This post contains spoilers for The Handmaids Tale Season 2, Episode 9, “Smart Power.”
Offred, née June, is unquestionably the hero of The Handmaids Tale. But in its second season, another character has emerged as, perhaps, the seriess most poignant puzzle: Serena Joy.
In the Hulu dramas first season, Commander Waterfords wife, played with exceptional nuance by Yvonne Strahovski, displayed glimmers of humanity—but none that overshadowed her overt villainy. It was Serena Joy who wrote the polemic that inspired a puritanical movement, the one that gave us Gilead—a society that forces fertile women into sexual servitude. Serena Joy, the series argued, was the engine behind a society that paradoxically granted her power as a Commanders Wife even as it repressed her as a woman, banning her from reading or writing. In its second season, the Hulu drama makes even clearer that Serena Joy is more than complicit in an oppressive system—but it also complicates that narrative, emphasizing her own vulnerability. How to feel about Serena Joy is a thorny question that echoes a real-world dilemma: according to an oft-repeated statistic, 52 percent of white women voted for Donald Trump, a candidate whose policies have largely hurt women—to say nothing of his personal history of sexist behavior. Like Serena, none of those women likely see themselves as villains—even if they are the villains in some other womens stories.
This season has opened up Serena Joy in intriguing ways, laying bare both her isolation and her complicity. Though sometimes she displays a rigid regard for the rules, at other times shes been more than happy to bend them in order to achieve her own ends. Through flashbacks, weve seen how she was apparently rendered unable to have children: Serena Joy was shot in the abdomen moments after giving a rousing, controversial speech on a college campus—one that, it seems, might have turned the tides in favor of the revolution that brought forth Gilead.
That sequence might rouse sympathy for Serena Joy—as could what happened after the Commander was injured in a terrorist attack weeks ago. As he languished in the hospital, Serena and June seemed to warm to each other again, working together to ghostwrite memos for Waterford. They were accomplices in a crime for which Serena Joy would soon pay: when the Commander returned home and found out what they had done, he beat Serena with his belt and forced June to watch. This week, he forced Serena Joy to accompany him on a disastrous diplomatic trip—one that may have pushed Serena closer to turning on the regime she helped install.
One could argue that Handmaids Tale seems to be softening Serena Joy, making her pitiable enough to earn our sympathy—a figure who deserves absolution for all the harm shes done. That sympathy may not be entirely externally motivated, either. Serena herself seems to be increasingly aware of the horrors of the world she helped create—most recently in this weeks episode as she sat in a car beside the Commander, being expelled from Canada amid riots that seemed just a heartbeat away from getting violent. There, still healing from her own physical abuse by the Commanders hand, she was forced to listen to the cries of women her husband had victimized—and, perhaps, to consider how responsible she is for their pain.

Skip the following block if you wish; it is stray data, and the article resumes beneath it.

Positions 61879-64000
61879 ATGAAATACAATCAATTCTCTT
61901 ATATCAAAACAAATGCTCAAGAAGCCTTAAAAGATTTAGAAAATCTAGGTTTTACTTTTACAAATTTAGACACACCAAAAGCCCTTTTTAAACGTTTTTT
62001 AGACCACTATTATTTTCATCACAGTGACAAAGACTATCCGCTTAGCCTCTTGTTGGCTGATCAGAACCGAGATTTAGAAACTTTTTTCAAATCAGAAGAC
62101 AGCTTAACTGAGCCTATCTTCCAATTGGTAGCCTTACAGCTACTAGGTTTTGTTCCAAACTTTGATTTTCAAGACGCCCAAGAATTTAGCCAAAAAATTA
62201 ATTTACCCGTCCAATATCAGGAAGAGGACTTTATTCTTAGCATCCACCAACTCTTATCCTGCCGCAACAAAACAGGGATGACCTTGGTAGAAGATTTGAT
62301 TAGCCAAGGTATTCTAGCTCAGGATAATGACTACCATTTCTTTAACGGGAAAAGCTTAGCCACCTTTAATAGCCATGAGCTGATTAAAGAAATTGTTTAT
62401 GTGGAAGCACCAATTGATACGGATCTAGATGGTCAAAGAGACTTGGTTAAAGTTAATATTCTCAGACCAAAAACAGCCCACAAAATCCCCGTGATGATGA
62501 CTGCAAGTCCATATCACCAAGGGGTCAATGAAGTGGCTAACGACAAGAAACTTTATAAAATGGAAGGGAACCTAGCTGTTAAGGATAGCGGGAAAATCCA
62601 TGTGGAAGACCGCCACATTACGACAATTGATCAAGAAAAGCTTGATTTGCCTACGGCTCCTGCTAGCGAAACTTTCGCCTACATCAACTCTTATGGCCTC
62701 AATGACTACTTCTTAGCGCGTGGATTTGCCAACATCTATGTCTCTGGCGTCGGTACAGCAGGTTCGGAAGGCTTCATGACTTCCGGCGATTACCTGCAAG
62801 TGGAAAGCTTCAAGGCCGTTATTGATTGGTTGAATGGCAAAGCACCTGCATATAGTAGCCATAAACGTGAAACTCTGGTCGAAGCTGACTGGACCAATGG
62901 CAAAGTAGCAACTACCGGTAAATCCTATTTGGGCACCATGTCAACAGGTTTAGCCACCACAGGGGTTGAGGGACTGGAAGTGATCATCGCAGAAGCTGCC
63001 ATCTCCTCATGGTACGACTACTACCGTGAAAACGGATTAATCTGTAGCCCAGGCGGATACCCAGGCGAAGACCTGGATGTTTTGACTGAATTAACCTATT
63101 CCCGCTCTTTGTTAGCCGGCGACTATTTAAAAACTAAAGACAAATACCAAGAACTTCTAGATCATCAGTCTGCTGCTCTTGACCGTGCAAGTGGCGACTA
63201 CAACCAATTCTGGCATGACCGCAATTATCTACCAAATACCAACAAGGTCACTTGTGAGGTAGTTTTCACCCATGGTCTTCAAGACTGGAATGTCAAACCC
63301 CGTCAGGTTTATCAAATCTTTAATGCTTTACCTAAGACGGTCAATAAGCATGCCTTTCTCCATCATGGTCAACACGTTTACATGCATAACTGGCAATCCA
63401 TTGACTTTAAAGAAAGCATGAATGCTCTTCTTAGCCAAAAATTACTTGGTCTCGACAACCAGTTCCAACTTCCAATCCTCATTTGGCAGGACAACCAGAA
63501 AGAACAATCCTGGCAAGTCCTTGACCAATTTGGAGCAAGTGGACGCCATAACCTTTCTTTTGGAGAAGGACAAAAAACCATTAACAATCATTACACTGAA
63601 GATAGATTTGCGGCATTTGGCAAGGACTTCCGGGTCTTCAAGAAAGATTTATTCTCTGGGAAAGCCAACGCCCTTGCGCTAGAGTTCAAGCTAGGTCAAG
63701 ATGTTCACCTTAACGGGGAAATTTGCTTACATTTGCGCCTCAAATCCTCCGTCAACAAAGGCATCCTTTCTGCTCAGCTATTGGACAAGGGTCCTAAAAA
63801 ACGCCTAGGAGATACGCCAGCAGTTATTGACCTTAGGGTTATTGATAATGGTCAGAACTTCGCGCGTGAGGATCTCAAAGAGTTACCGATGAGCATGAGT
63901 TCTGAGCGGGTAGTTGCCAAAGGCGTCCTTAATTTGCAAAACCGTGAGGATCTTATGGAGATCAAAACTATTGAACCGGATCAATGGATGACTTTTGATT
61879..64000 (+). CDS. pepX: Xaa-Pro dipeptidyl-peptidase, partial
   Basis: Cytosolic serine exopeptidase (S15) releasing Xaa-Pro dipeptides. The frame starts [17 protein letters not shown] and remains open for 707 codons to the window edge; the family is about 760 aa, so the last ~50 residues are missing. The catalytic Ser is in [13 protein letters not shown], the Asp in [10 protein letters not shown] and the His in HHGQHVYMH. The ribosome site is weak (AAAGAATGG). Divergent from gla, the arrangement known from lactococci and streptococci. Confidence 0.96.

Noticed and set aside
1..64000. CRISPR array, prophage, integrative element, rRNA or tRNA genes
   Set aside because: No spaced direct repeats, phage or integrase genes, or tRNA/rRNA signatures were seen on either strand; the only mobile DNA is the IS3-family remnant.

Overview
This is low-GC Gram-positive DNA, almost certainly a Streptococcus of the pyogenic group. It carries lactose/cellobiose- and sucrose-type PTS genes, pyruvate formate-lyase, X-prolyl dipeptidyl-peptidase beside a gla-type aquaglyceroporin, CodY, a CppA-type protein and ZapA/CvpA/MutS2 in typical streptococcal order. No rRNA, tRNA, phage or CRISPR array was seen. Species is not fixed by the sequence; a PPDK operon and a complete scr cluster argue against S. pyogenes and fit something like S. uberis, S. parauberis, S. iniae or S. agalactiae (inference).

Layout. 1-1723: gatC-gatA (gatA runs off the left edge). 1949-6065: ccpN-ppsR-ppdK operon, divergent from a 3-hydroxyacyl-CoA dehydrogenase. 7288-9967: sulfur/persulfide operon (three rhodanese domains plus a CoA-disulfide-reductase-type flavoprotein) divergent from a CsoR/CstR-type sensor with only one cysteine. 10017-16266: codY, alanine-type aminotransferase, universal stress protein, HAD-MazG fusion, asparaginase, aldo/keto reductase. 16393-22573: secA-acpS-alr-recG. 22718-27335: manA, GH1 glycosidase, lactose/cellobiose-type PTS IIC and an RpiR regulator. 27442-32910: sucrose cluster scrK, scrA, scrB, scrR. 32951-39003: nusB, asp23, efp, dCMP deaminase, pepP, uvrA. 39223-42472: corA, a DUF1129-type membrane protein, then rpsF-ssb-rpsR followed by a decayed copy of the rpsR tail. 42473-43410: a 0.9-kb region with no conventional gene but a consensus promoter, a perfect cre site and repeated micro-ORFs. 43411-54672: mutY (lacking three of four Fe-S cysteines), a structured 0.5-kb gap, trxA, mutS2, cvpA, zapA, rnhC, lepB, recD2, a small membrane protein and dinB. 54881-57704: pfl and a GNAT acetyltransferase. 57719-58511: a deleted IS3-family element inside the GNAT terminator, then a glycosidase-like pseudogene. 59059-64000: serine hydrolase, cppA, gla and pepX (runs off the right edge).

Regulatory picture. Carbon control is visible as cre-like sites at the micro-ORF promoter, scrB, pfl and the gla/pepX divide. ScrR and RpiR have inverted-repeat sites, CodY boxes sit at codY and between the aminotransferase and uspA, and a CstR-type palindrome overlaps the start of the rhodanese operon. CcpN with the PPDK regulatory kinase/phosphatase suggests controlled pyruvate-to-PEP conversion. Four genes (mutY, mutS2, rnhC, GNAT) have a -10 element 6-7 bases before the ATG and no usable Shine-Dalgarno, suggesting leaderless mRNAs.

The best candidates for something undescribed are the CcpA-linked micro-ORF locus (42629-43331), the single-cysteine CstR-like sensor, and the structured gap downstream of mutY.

In an interview last month, Strahovski told V.F. that she does think her character understands what shes done—but that shes too buried in her own ideology to see things very clearly. “If she ever were to crack, it would crack big time—but shes not gonna do that just yet,” Strahovski said. “And I think the reason behind that is because she still has hope to hold onto, which is the baby. . . . Shes got blinders on, basically, with that.”
Those blinders indicate that Serena is still more than a victim—and that despite the trauma shes endured, the show isnt ultimately interested in making us forget the ways in which Serena herself has abused and isolated other women. Even as this season has humanized her, it has also painstakingly pointed out, at almost every turn, the ways in which she has reinforced an oppressive system that counts Serena itself among its victims. Her abuse of June is repeated and violent; friendly as their relationship has seemed at times, its still clear that Serena Joy is always using her handmaid for something—a baby, validation, and, occasionally, her own sadistic entertainment. Many domestic-abuse survivors can become isolated, but Serenas choice not to confide in June after her husband beats her also speaks to her refusal to connect with June in any real way—the blinders that prevent Serenas softer side from redeeming her. Her humanity does not nullify her crimes; instead, it simply complicates them.
In fact, Serena Joy might be the most complex character in the entire series. June and Moira are clear-cut heroes; Commander Waterford is a soft-spoken megalomaniac; Aunt Lydia is a pathological enforcer of order. But Serena Joy is a volatile combination of power, oppression, and pain. In some rooms, she has all the power—in others, none. Sometimes she is the oppressed, and sometimes, she is the oppressor. Sometimes, she inflicts pain, and sometimes, others inflict it on her. And all of these things are also capable of happening simultaneously. Im not sure what Im supposed to make of Serena Joy—and I dont think The Handmaids Tale necessarily is, either. Perhaps the answer, in the end, is a simple one: Serena Joy is human. And whether you love her or hate her, it appears that above all, this series wants you to understand her.
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